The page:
Post by Lionel Post by dansteel
Ok...for wierdness the (same company that made the cartrides and a
couple of turntables)Empire speakers that were shaped like end tables
with a big round marble top and had a six-sided cylindrical body. It
had an 8" down firing woofer, and a mid/tweet combo behind a small
grille section on one of the sides...also came in a bigger model with
larger drivers...truly strange but fun..
For sound quality, while there are many faves I remember in each
category, I'll go with the JBL Paragon (tri-amped and with a Crown EQ
correctly utilized, if anyone remembers that piece), the Rogers LS/35A
speakers...I know that's like saying your two fave dates were Pamela
Anderson & Alannis Morrisette...and for electronics, ARC's SP3-A with
the mods that followed...and to not go on forever...the first
Electrocompaniet 25 watt class A amp (can't remmember the model #)
OK..now for records...and I'm going to leave out classical recordings
cuz there's too many...The Casino Royale Jame Bond double disc on
London Phase Four (I know)...Ry Cooder's "Jazz"...Sheffield's "King
James" (absolutley mindblowing on the Paragon system even after
decades of "evolution" with high-end gear and still playing the
redord/cd)...Pete Townsend & Ronnie Lane's "Rough Mix"...Mac's
"Rumours" (sorry) and Bing Crosby's...dammit I can't remember the
title, but it was later in his life and had "There's Nothing That I
Haven't Sung About" and "As Time Goes By" on it. It was stolen from my
collection awhile back so maybe someone will help me with the title.
One of my fave older CD's was that Telarc disc "Roundup" with all the
cowboy movie/tv themes..it was so damn fun and dynamic with great
arrangements. Oh, well, once again...hopefully this isn't too boring.
God knows I could on about this stuff.
There are only few recordings that I prefer on vinyl rather than on CD,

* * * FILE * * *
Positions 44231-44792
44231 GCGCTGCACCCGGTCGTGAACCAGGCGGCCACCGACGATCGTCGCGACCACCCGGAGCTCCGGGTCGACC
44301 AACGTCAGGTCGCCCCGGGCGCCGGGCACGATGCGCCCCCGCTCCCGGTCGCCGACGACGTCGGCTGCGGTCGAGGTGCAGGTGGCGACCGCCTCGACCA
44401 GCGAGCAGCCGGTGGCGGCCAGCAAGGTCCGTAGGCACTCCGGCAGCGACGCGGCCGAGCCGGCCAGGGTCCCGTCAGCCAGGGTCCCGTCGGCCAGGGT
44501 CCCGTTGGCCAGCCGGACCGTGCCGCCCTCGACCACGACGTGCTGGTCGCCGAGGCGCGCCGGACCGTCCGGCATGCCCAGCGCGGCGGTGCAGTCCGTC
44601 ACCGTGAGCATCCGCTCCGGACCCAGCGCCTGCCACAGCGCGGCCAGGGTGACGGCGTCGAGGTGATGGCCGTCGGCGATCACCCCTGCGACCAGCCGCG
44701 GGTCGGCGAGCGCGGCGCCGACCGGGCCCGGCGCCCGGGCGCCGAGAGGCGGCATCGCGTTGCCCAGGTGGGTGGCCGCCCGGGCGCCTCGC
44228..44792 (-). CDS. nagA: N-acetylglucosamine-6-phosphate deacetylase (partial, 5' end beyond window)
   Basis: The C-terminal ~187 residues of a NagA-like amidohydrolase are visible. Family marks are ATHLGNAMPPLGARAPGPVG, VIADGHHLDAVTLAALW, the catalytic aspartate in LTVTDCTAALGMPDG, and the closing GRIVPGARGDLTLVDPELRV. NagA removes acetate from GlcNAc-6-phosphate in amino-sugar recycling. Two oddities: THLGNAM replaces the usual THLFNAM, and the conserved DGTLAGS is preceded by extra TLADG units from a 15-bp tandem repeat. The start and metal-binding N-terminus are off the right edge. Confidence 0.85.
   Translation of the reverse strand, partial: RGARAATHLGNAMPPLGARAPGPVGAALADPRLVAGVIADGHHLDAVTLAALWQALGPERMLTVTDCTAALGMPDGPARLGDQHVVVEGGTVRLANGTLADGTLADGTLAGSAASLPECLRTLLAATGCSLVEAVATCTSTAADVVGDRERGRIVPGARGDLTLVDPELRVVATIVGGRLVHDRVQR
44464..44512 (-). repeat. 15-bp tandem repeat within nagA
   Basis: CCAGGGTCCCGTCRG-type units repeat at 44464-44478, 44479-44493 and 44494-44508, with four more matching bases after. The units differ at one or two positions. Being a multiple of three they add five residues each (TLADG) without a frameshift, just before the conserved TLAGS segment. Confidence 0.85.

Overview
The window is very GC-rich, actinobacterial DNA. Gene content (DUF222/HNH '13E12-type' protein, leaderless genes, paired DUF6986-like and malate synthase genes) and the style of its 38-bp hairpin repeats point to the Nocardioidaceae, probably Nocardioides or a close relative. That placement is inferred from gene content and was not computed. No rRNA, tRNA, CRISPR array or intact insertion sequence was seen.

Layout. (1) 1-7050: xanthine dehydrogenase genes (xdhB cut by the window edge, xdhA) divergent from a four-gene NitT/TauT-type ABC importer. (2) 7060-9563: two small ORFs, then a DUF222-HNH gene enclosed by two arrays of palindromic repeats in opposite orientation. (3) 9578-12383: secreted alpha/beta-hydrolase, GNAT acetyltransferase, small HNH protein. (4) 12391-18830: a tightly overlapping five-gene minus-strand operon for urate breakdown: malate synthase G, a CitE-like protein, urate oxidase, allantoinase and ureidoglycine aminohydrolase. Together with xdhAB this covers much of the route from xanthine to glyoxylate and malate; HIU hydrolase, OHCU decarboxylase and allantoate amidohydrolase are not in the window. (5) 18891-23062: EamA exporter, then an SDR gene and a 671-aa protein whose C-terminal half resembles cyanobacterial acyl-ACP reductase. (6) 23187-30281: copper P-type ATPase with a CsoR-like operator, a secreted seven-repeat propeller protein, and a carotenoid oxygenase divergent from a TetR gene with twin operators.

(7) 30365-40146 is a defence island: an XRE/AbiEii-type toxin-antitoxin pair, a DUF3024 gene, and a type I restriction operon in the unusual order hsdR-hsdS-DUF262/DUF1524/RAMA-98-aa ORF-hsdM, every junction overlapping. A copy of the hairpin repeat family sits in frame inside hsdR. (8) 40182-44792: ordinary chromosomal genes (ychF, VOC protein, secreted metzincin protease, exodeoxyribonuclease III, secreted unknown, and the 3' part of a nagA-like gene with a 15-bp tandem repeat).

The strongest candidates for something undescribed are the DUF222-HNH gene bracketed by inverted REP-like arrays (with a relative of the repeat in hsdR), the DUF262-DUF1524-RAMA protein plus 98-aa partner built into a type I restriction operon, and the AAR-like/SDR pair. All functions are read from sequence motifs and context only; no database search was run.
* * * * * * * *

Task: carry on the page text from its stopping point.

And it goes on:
don't worry it's not an other flame... ;-)
*But* I must recognize that I have been very desapointed hearing "modern"
recording (mixing ?) of some of my favourite 60s & 70s LPs.
- Hendrix : "Electric Ladyland"
- Stooges : "Fun house"
- Dr Feelgood : "Down by the jetty" - "Stupidity"
- Eddie Cochran & Gene Vincent "BBC sessions" (mono recording)
- Fela : "Black president"
- Serge Gainsbourg : "Melody Nelson"
Despite my general preference for vinyl, I'll be the first to admit that I've
encountered, as I guess, you have, many examples of poorly done vinyl
productions. Ironically, many, IME, of the *older* vinyl recordings, often
done with analogue recorders and/or tubed electronics, often sound better to my
ears at least than some of the more *modern* vinyl productions. Here's a
glaring example of what I mean. I have a 6 LP set of Eric Clapton's earlier
recordings entitled "Crossroads". According to the box set information, the
recordings were digitally remastered. I also have a 4-CD set of Clapton's live
concert performances entitled "Crossroads 2". For perhaps a number of reasons,
the CD set sounds significantly better than the LP set. Note that I'm not
saying that the digital remasterin is responsible, but it could certainly be
one of the variables involved. I also have a number of CDs made from original
analogue recordings (according to the SPARS code at least) that sound quite
nice. For example, and I recommend this one, a CD called 'Neck and Neck",
featuring Chet Atkins and Mark Knopfler.
Since you like jazz, let me second Mr. Steel's recommendation of the "King
James" album on Sheffield - a direct-to-disc frecording. Harry James actually
made 3 Sheffield Labs direct-to-disc recordings for Sheffield (the other 2 are
"Comin' From A Good Place" and "Still Harry After All These Years". All 3 are
well worth hearing and owning. Also, copies can be found frequently on eBay
for reasonable cost. Unless you've heard some of the Sheffield, or Crystal
Clear direct-to-disc jazz recordings, you haven't really heard the ultimate
vinyl recordings! The King James Version album is really quite staggering, as
Mr. Steel mentions, in its dynamic impact. I have a large collection of
Sheffields, and they are great for demoing one's system. The famous Thelma
Houston album (Whitney's aunt) - "I Got the Music In Me" is their most popular
title. Note that most of the Sheffield albums are also available on CD, if you
need to go that route.
Many of the older classic jazz titles, such as Dave Brubeck's Time Out (one of
my favorites), have also been reissued on 180 gram vinyl by Classic Records and
others, usually with excellent results.
One of the best popular vinyl recordings I've heard, if you can find a copy, is
Eric Clapton's "Unplugged". This was originally issued on German vinyl and
Bruce J. Richman